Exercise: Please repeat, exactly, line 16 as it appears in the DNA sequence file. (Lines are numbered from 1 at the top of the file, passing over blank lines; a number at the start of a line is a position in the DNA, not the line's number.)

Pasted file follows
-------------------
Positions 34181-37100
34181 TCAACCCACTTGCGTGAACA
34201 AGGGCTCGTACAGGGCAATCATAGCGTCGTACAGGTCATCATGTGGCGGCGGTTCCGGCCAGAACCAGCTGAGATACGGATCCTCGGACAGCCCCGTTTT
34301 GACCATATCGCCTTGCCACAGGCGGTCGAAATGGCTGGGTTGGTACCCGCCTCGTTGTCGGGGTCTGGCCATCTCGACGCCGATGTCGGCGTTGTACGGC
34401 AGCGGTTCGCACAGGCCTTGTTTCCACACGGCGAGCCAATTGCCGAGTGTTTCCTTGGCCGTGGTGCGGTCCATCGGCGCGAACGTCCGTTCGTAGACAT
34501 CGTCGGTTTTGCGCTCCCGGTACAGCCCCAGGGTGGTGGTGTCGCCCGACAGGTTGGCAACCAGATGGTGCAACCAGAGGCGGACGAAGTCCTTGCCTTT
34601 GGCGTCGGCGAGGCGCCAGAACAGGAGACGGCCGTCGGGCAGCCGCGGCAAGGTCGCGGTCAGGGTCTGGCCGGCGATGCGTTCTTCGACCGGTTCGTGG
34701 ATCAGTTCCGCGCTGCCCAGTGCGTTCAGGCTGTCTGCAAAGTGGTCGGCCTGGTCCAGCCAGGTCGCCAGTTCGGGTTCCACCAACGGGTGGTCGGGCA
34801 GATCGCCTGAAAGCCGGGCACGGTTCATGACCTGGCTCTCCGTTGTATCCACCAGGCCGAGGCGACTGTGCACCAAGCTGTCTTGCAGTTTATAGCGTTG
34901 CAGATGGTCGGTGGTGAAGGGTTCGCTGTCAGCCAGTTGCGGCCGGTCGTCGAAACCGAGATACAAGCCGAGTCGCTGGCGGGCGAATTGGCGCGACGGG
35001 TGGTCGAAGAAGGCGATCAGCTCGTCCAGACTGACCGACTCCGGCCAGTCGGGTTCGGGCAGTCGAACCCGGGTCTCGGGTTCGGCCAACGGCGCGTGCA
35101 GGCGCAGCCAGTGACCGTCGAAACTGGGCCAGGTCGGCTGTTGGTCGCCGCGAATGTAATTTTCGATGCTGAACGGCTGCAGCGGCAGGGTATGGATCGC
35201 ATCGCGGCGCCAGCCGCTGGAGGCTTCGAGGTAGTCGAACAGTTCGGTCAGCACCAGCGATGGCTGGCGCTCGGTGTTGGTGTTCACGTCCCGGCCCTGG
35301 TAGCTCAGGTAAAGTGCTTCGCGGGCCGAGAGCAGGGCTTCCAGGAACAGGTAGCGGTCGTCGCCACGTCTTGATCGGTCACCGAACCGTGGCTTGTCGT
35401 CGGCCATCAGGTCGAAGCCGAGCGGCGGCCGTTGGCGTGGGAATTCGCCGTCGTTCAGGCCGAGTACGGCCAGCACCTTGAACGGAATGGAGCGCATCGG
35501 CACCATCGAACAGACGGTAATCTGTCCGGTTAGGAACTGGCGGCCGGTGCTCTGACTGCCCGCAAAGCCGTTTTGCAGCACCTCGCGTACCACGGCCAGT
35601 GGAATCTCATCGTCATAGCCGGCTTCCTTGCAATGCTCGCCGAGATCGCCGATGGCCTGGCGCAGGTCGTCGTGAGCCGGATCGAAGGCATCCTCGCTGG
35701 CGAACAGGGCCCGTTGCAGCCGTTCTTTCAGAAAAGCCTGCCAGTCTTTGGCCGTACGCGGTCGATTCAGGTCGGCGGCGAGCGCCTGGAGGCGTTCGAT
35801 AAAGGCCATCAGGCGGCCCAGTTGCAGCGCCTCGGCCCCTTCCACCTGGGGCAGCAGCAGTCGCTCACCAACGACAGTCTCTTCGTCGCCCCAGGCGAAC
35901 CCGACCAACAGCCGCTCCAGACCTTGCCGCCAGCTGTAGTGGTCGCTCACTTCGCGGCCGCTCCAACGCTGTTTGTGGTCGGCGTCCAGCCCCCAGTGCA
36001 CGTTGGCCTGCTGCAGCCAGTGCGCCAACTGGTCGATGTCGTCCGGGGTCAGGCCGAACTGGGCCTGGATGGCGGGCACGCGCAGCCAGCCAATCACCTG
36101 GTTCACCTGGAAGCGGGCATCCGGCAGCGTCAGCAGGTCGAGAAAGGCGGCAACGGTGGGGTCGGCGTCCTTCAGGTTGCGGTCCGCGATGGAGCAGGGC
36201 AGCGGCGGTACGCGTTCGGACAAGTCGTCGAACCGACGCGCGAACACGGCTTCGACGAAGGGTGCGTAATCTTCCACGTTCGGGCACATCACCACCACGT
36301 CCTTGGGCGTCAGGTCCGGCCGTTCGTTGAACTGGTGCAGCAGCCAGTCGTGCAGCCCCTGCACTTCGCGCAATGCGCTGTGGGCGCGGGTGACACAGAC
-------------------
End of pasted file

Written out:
35501 CACCATCGAACAGACGGTAATCTGTCCGGTTAGGAACTGGCGGCCGGTGCTCTGACTGCCCGCAAAGCCGTTTTGCAGCACCTCGCGTACCACGGCCAGT